Nearly equiatomic nanocrystalline titanium nitride'(Ti56N44) powder with an average grain size of 5 nm has been synthesized by ball milling elemental Ti powder under nitrogen gas flow at room temperature. During the first stage of reactive ball milling (RBM) (time < 3.6 ks), the metallic Ti powder tends to agglomerate to form powder particles with a larger diameter. At the second stage (3.6 to 22.0 ks), the agglomerated particles of Ti fragment to form smaller particles. These smaller particles that have new or fresh surfaces begin to react with the milling atmosphere (nitrogen) during the third stage of milling (22 to 86 ks) to form TiN powder coexisting with unreacted Ti powder. Toward the end of milling (86 to 173 ks), a single phase of nanocrystalline TiN (NaCl structure) is obtained. The powder of this end-product has a spherical-like morphology with an average particle size of about 0.4 μm diameter. A sintering procedure using plasma activation has been employed to consolidate the powder particles at several stages of the RBM. The as-milled and as-consolidated powders have been characterized as a function of the RBM time by means of X-ray diffraction (XRD), transmission electron microscopy (TEM), scanning electron microscopy (SEM), optical metallography, and chemical analyses. Density measurements of the consolidated samples show that after 86 to 173 ks of the RBM time, the compacted samples are essentially fully dense (above 96 pct of the theoretical density for TiN). The results also show that the consolidated TiN compacts still maintain their unique nanocrystalline properties with an average grain size of about 65 nm. The hardness and some mechanical properties of the consolidated TiN compacts have been determined as a function of the RBM time.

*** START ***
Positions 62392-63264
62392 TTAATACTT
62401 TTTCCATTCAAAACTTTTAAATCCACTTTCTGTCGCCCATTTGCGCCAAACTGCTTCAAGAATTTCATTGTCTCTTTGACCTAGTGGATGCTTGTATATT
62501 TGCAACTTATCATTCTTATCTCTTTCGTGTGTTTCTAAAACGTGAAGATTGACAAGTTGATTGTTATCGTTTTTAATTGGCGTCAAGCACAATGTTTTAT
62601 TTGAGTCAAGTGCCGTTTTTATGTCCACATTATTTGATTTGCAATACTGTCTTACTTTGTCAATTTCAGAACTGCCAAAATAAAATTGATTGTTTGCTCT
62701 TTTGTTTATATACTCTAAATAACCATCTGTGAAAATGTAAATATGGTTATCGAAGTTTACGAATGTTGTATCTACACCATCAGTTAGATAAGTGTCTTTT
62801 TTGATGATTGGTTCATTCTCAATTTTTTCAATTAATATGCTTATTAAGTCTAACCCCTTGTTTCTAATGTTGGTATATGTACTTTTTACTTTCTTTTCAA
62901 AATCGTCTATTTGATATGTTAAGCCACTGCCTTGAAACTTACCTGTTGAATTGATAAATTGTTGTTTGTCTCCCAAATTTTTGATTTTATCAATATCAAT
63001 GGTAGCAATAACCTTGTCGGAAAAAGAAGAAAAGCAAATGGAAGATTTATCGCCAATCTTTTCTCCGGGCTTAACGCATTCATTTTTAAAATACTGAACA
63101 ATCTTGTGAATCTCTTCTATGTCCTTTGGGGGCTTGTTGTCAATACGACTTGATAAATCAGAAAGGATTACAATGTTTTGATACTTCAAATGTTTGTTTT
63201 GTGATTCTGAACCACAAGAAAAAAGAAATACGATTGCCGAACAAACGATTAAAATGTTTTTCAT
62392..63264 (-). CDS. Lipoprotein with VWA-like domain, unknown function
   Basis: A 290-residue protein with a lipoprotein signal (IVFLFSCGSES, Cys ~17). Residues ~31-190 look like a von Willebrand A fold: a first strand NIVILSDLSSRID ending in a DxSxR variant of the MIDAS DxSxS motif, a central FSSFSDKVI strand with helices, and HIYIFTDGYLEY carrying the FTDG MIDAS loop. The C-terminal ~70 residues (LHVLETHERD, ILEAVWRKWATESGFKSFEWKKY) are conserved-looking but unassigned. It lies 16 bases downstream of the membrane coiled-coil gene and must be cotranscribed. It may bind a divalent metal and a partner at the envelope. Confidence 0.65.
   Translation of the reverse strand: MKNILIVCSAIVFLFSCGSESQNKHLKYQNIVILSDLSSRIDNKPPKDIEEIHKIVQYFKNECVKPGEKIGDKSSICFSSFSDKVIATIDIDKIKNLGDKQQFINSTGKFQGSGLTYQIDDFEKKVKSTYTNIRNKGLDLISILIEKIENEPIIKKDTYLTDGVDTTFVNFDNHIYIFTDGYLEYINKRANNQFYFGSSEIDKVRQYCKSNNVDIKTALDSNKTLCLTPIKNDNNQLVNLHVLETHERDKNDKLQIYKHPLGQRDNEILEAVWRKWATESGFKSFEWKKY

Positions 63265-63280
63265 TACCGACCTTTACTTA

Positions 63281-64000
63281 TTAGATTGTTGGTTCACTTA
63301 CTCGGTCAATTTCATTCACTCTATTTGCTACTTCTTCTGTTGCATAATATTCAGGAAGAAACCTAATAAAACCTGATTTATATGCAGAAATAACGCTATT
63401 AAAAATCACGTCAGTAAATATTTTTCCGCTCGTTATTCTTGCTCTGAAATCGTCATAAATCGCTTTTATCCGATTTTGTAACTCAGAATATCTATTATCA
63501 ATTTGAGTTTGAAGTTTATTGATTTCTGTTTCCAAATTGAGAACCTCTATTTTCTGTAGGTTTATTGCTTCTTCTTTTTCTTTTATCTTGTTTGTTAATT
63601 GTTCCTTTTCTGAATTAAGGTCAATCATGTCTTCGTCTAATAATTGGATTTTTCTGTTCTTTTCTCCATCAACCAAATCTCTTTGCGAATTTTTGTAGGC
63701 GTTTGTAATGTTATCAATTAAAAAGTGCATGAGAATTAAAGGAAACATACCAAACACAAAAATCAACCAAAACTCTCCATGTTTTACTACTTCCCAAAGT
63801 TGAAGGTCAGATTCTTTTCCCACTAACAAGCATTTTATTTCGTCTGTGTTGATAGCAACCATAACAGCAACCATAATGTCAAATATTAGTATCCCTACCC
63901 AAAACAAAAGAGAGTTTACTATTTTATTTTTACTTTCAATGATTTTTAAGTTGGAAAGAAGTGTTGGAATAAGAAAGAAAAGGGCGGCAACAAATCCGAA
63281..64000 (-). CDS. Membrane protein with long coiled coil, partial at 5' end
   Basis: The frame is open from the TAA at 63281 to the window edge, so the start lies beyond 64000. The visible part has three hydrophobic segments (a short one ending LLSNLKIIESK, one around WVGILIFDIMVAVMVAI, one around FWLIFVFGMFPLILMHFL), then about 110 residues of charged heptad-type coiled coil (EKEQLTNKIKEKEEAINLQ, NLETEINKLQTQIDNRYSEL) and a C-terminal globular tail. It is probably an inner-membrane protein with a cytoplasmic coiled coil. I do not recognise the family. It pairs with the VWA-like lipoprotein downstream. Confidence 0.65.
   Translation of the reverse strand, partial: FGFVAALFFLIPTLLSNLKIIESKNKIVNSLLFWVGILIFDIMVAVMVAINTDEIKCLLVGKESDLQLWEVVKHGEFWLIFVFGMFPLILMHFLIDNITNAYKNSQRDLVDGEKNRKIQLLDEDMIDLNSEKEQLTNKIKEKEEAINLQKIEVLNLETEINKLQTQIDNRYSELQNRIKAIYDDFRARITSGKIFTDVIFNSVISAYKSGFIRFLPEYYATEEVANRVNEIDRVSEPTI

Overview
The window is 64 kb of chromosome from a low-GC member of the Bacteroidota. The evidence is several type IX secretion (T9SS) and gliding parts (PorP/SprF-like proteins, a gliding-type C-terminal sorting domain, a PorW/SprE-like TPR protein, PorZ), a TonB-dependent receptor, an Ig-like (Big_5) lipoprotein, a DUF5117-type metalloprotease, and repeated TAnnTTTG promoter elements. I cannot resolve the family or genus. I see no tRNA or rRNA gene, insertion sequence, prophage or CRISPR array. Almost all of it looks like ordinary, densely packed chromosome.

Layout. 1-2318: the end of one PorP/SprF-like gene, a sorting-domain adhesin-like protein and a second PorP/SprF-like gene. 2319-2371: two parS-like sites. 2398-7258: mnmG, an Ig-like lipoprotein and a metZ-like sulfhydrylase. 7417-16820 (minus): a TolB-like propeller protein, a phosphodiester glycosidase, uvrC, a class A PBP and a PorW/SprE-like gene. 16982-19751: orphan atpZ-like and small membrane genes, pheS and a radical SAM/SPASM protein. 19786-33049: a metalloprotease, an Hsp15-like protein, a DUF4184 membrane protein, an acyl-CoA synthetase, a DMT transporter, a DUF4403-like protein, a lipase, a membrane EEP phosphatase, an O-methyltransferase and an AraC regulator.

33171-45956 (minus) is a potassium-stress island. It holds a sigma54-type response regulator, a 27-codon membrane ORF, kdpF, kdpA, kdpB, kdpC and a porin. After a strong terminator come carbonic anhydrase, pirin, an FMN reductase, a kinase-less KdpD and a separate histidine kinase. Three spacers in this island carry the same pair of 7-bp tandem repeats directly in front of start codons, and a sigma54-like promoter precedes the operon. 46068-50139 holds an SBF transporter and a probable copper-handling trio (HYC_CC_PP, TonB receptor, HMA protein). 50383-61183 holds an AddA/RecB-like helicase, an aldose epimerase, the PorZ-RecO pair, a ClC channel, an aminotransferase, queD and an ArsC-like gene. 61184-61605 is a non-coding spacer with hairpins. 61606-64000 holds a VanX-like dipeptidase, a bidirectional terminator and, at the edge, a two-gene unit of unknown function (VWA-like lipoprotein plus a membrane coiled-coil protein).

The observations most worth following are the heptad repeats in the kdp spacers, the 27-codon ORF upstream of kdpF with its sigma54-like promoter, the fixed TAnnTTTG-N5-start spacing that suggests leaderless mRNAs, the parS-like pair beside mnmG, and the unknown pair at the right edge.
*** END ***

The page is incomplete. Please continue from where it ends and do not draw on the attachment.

|Number of pages||9|
|Journal||Metallurgical and Materials Transactions A: Physical Metallurgy and Materials Science|
|Publication status||Published - 1998|
ASJC Scopus subject areas
- Condensed Matter Physics
- Mechanics of Materials
- Metals and Alloys